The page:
Now they not only look far younger - Vogue used to have a feature showing clothes for mature women called Mrs Exeter, it's decades since they dropped it - but the girls are all too often like sulky schoolgirls, with that irritating cliche of the toes turned in to look deliberately gawky.
There's an interesting difference, though, between fashion pictures in magazines and those in mail order catalogues. Fashion pictures are there to give an impression of a style - they can be dark and moody and weird.
In catalogues the models all, without exception, have to look happy, as if they enjoyed wearing the clothes (one girl particularly good at looking delighted with life at all times is a born-again Christian; one of her employers said sourly "she suffers from chronic joy").
... and now
And another big selling point in the catalogues, of course, is that it may say sizes 10-32, small, medium and enormous, but it will be shown on a size 12 at most - it simply wouldn't sell otherwise.
For the question is always whether you show women as they are, or as they would like to be: are pictures aspirational, do they actually affect how women think of themselves, look, behave?
I am always inclined to think that the media is a megaphone, rather than a starting gun; that we only blare out a louder version of what's happening anyway. It's arguable, though, that some groups are more easily influenced than others - hence our greater worry about teen mags than the filth that is always with us.
It would be easy to be too depressed by raucous magazines and repellent pictures and the lack of women running the various bits of the media.
But as far as newspapers are concerned, it would be daft to forget that things are so incomparably better for women than they were 50 or 60 years ago. At that point there was a women's page that concerned itself with clothes, a spot of cooking, an occasional nod towards a bit of undemanding culture.
Fashion journalists in the 1950s
And there were a few specialist women writers, for example the great film critics CA Lejeune on the Observer, Dilys Powell on the Sunday Times. But otherwise newspapers were about hard news, sport, politics, foreign news and business - things worthy of the attention of busy men.
And then came Mary Stott of the Manchester Guardian as it then was, who, though an outstanding deputy chief sub-editor, was packed off to the women's page because "we have to train the next chief subeditor and that of course has to be a man".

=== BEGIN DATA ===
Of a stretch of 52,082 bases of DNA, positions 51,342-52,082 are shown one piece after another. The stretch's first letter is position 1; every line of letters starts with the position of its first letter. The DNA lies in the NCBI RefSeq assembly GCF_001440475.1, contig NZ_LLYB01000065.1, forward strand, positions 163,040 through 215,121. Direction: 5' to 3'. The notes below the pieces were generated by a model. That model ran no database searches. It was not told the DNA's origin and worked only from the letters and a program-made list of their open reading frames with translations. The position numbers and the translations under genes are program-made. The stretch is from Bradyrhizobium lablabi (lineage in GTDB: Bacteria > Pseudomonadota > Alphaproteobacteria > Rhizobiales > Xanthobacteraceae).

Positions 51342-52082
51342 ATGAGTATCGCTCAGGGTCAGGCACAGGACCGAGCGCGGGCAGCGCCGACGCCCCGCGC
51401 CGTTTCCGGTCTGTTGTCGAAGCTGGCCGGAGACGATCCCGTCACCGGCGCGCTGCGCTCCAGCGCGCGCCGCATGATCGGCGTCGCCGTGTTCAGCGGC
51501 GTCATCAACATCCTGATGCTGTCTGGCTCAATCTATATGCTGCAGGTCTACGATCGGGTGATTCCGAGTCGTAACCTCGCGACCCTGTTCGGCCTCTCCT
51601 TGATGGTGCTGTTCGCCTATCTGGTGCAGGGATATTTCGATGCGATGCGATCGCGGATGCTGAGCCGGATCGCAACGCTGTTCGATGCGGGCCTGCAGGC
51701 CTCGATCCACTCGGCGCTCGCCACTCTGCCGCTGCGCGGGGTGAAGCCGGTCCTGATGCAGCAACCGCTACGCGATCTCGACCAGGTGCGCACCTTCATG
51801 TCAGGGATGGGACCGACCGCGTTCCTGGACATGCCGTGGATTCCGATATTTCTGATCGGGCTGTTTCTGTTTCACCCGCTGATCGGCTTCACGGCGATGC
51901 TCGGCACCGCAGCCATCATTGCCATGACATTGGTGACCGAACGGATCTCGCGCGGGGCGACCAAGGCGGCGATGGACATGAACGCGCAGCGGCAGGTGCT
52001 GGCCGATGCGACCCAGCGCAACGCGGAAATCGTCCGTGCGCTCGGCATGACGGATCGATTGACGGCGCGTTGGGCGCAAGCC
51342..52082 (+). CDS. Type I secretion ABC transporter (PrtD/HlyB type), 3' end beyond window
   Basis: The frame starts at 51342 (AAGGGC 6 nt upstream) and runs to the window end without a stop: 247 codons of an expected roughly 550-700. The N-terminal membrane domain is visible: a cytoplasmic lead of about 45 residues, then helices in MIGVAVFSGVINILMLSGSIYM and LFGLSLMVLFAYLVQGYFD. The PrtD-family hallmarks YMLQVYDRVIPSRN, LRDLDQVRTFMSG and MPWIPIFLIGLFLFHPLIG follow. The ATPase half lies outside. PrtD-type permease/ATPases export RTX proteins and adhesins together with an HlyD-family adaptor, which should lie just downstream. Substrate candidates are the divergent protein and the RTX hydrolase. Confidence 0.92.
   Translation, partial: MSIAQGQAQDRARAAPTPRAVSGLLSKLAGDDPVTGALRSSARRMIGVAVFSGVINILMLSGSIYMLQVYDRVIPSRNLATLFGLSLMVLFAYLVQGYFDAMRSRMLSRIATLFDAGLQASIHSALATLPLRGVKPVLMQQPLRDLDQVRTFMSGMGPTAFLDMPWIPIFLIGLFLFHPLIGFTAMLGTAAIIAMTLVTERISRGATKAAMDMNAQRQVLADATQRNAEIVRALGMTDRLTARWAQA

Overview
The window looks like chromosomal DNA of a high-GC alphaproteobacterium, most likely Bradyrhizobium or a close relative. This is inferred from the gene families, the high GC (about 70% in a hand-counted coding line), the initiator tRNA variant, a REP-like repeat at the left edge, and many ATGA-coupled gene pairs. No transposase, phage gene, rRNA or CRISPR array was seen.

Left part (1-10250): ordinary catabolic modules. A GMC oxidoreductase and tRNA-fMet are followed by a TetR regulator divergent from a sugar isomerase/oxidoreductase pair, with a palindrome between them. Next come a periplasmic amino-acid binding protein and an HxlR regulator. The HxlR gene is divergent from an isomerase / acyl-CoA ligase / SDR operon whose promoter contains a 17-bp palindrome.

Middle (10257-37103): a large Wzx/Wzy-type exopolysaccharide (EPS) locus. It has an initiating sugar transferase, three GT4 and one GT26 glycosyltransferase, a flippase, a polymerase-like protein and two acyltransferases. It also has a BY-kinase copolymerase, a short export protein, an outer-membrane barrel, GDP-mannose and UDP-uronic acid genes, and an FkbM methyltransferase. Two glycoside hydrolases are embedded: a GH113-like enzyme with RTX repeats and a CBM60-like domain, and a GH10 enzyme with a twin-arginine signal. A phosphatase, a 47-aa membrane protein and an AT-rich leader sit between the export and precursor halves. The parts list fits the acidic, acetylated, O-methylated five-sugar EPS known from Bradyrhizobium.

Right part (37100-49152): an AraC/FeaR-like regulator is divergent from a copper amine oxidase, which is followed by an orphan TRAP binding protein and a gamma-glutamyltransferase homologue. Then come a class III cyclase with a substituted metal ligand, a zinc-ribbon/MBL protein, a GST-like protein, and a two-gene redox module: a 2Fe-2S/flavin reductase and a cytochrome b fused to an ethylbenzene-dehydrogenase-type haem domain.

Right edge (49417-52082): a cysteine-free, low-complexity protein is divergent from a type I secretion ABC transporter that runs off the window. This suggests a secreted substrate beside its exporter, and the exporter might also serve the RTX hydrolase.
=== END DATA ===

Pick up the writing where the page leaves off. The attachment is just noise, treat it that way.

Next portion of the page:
She transformed women's pages completely, putting on them everything that figured in women's lives: not just clothes and cooking or even culture, but health matters, education, how the law affected them, human relationships.
And that, carried on by her disciple George Seddon on the Observer, was the start of a wave of what Felicity Green, marvellous deputy editor of the Daily Mirror (where she was doing a similar job of erasing the gulf between the women's stuff and "proper" journalism), called "the feminisation of Fleet Street".
The pinnacle of achievement for some
Feature pages in all the papers now carry stacks of columns by women and features on all the subjects that Mary and George thought were important and interesting.
Maybe the media is an imperfect mirror of real life; though perhaps more realistic than when taboos were stronger and papers smaller. Only trouble is, we columnists now have our own faces at the top of the column - and we always hate our pictures. But perhaps it's like the woman in the AA Milne play who, needing an alias, chose Jennifer Bulger - because "if you're called Bulger you're always a pleasant surprise."
There may be something to be said for looking better, not worse, than your picture.
Below is a selection of your comments.
In seven years of living in the UK I was always utterly shocked by British newspapers and their Page Three girls. I wondered why we do not have Page Three girls in Canadian national newspapers. I realised that no one working within journalism would allow it. Why? As this article accurately predicts, women are everywhere in the work force, including, on top.
Shaw, Canada, ex-North West England
Did the conference come up with any practical ways to halt this rising tide of denigrating females? Did any of the journalists present make any kind of commitment to push for change? I agree that the media is more of a "'…megaphone, rather than a starting gun," but I wish it was instead a mirror on society - showing us what we are becoming and inspiring us to make adjustments. What we need is a true image; reporting, content and input which upholds a true view of what it is to be a good woman and the penalties of selling ourselves cheap. In the days of the Suffragettes, women put themselves on the line for their sisters, even suffered to help change society. Perhaps women journalists, broadcasters, designers, actresses, writers, directors and artists need to start taking a stand on these issues, no matter what the cost to their career or social standing. We need brave men and women to see the bigger picture - show us that picture - encouraging us all to act in a way which will transform society.
Melissa Hall, Wales
Feminism is alive and well and living in Bristol. I have not seen so many women, and young ones too, working together on feminist issues since the Women's Liberation movement in the 1970s. This gives me hope even if the magazines in the newsagents and MTV don't - traditional female concerns are now more mainstream and women have more choices. But the portrayal of women has definitely got less respectful and more pornographic. And girls are seduced by that as well as boys, natch.